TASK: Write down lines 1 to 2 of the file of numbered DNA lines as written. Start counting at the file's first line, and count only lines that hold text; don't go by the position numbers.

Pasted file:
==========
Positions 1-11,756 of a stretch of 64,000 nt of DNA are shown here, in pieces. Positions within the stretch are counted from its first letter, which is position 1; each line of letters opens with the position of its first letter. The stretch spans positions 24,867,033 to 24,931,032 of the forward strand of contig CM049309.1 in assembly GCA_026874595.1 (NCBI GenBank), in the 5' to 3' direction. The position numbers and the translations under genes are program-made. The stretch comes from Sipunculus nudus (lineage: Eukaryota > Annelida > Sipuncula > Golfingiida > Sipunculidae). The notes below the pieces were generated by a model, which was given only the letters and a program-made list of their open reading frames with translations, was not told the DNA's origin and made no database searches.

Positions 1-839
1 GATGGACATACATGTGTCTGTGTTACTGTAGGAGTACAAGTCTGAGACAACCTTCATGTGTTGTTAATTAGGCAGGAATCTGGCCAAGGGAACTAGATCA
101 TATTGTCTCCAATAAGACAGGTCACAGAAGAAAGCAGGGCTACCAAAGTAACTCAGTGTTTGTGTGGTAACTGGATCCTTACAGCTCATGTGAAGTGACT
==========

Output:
Positions 1-11,756 of a stretch of 64,000 nt of DNA are shown here, in pieces. Positions within the stretch are counted from its first letter, which is position 1; each line of letters opens with the position of its first letter. The stretch spans positions 24,867,033 to 24,931,032 of the forward strand of contig CM049309.1 in assembly GCA_026874595.1 (NCBI GenBank), in the 5' to 3' direction. The position numbers and the translations under genes are program-made. The stretch comes from Sipunculus nudus (lineage: Eukaryota > Annelida > Sipuncula > Golfingiida > Sipunculidae). The notes below the pieces were generated by a model, which was given only the letters and a program-made list of their open reading frames with translations, was not told the DNA's origin and made no database searches.

Positions 1-839